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ACLU raising funds to support outreach efforts

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The American Civil Liberties Union of Indiana has launched a three-year drive to raise funds for educating Indiana residents about human and constitutionally guaranteed rights and freedoms and to lead the fight against violations of those rights.

“More and more actions by local and state lawmakers, government agencies, school systems and others are revealing a climate in Indiana that is ignorant at best and hostile at worst to our guaranteed rights,” ACLU of Indiana Executive Director Gilbert Holmes said. “Hundreds of times a month, the ACLU is asked by Indiana residents to stand with them to defend their rights, liberties and freedoms.”

The cornerstone of the fundraising drive, called “Raising the Bar for Civil Liberties,” is a $500,000 gift from the Sara Reuben Revocable Trust. The gift created the Albert G. and Sara I. Reuben Memorial Fund for Civil Liberties and Justice. Albert and Sara Reuben were active in community and philanthropic work in Central Indiana. The gift to ACLU of Indiana was among a number of grants announced by the Sara Reuben Revocable Trust this year.

ACLU of Indiana has added a full-time development director, Ron Newlin, to its staff to coordinate the fund drive. A communications/education director position will be filled shortly. Funds contributed to the campaign, which was announced Oct. 3, will be used to support expanded operations, build an endowment and support capital improvements.

In recent months, ACLU of Indiana has signed on to two complaints seeking to halt the enforcement of laws – one that would disallow Medicaid to pay for Planned Parenthood patient costs, and another that would create stricter immigration enforcement policies.

 

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  1. Major social engineering imposed by judicial order well in advance of democratic change, has been the story of the whole post ww2 period. Contraception, desegregation, abortion, gay marriage: all rammed down the throats of Americans who didn't vote to change existing laws on any such thing, by the unelected lifetime tenure Supreme court heirarchs. Maybe people came to accept those things once imposed upon them, but, that's accommodation not acceptance; and surely not democracy. So let's quit lying to the kids telling them this is a democracy. Some sort of oligarchy, but no democracy that's for sure, and it never was. A bourgeois republic from day one.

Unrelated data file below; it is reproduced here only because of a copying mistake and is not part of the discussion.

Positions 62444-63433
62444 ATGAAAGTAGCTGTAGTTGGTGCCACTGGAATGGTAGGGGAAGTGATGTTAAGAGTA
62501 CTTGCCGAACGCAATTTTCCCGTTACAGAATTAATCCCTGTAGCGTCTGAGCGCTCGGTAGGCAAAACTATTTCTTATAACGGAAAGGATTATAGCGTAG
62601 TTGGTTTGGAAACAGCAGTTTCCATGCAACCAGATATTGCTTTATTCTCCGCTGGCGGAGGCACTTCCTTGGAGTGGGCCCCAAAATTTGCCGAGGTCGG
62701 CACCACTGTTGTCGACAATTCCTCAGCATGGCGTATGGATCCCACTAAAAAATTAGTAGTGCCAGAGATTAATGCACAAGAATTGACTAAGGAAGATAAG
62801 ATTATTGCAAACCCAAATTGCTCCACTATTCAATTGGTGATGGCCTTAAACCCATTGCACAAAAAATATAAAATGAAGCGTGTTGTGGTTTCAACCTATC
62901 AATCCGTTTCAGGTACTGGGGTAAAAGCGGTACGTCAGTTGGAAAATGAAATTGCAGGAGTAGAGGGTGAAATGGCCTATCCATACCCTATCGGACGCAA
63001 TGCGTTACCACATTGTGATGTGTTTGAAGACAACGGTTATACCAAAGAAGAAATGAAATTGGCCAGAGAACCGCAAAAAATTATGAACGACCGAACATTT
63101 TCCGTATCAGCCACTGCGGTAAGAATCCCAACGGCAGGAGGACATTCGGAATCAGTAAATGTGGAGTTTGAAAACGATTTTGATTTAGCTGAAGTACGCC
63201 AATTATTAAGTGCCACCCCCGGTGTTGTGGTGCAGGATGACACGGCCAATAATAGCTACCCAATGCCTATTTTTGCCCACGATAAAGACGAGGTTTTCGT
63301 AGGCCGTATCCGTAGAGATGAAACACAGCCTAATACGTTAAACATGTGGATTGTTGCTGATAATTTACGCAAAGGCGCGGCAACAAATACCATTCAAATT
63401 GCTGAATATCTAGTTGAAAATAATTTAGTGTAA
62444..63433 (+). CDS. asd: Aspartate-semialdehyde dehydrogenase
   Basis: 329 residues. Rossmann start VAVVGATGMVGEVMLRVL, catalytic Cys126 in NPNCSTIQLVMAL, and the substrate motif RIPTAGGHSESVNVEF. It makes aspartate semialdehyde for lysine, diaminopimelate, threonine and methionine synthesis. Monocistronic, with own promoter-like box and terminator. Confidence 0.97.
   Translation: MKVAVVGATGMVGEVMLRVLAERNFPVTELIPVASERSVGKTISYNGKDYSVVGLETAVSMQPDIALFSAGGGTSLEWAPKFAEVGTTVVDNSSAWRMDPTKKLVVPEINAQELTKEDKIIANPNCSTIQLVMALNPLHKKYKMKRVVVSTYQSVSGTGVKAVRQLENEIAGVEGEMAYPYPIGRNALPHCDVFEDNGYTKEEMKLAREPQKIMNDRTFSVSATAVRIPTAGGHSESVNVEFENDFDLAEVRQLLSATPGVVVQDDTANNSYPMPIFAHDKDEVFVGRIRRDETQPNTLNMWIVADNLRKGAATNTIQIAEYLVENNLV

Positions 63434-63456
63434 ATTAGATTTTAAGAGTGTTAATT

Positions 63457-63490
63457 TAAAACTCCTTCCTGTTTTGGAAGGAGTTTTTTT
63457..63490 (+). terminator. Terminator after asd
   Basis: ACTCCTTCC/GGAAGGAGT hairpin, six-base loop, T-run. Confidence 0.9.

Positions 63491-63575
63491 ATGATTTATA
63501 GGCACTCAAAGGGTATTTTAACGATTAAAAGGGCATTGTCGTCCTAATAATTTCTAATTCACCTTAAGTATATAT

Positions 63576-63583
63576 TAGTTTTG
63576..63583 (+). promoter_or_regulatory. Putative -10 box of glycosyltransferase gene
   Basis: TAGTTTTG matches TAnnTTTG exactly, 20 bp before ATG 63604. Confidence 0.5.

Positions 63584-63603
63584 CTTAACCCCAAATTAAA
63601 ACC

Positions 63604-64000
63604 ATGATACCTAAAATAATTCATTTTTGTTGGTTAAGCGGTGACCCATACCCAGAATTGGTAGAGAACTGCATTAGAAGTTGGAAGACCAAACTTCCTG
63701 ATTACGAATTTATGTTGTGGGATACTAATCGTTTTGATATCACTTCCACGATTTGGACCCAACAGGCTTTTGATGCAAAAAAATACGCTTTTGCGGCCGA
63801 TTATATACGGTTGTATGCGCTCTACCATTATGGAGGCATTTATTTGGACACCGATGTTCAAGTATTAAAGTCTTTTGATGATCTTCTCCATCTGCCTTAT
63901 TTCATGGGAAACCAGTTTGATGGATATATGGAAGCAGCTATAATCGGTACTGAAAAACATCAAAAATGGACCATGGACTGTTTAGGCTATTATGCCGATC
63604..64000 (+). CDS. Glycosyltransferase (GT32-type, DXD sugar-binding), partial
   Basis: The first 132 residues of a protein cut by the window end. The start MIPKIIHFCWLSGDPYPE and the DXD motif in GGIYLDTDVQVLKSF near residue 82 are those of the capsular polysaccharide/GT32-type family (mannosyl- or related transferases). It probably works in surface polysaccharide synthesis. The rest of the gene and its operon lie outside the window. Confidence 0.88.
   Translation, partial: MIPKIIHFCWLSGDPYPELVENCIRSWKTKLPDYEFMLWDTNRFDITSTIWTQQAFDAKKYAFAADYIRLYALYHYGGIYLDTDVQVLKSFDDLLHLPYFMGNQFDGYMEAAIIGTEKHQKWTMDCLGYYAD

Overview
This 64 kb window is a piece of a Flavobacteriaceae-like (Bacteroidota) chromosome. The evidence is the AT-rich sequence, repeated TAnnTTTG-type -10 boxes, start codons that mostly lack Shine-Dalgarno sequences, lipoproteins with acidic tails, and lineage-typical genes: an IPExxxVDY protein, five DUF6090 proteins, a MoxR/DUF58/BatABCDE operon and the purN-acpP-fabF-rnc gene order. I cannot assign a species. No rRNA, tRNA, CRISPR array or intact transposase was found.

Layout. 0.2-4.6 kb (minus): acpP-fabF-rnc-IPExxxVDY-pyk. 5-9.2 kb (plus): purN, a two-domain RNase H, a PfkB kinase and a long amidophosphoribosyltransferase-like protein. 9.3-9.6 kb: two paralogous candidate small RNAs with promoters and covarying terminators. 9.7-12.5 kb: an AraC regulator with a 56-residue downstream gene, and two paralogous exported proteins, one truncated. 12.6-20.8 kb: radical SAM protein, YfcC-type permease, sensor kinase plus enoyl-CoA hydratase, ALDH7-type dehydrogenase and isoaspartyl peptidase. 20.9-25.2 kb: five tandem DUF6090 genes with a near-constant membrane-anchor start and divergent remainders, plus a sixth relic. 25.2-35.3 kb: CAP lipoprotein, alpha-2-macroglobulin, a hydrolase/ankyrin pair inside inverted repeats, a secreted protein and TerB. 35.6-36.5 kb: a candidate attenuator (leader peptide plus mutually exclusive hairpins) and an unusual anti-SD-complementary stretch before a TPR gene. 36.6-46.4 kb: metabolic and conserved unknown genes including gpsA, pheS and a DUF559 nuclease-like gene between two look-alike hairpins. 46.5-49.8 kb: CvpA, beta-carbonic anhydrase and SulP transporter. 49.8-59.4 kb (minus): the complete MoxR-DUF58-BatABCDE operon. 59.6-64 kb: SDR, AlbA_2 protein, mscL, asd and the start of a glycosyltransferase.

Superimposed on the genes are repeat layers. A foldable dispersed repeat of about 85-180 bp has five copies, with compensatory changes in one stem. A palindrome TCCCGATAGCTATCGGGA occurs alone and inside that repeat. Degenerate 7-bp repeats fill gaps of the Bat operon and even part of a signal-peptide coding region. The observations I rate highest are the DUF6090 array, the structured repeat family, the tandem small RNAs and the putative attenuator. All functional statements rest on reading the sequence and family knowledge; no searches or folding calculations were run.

2. JD Massur, yes, brings to mind a similar stand at a Texas Mission in 1836. Or Vladivostok in 1918. As you seemingly gloat, to the victors go the spoils ... let the looting begin, right?

  3. I always wondered why high fence deer hunting was frowned upon? I guess you need to keep the population steady. If you don't, no one can enjoy hunting! Thanks for the post! Fence

  4. Whether you support "gay marriage" or not is not the issue. The issue is whether the SCOTUS can extract from an unmentionable somewhere the notion that the Constitution forbids government "interference" in the "right" to marry. Just imagine time-traveling to Philadelphia in 1787. Ask James Madison if the document he and his fellows just wrote allowed him- or forbade government to "interfere" with- his "right" to marry George Washington? He would have immediately- and justly- summoned the Sergeant-at-Arms to throw your sorry self out into the street. Far from being a day of liberation, this is a day of capitulation by the Rule of Law to the Rule of What's Happening Now.

  5. With today's ruling, AG Zoeller's arguments in the cases of Obamacare and Same-sex Marriage can be relegated to the ash heap of history. 0-fer

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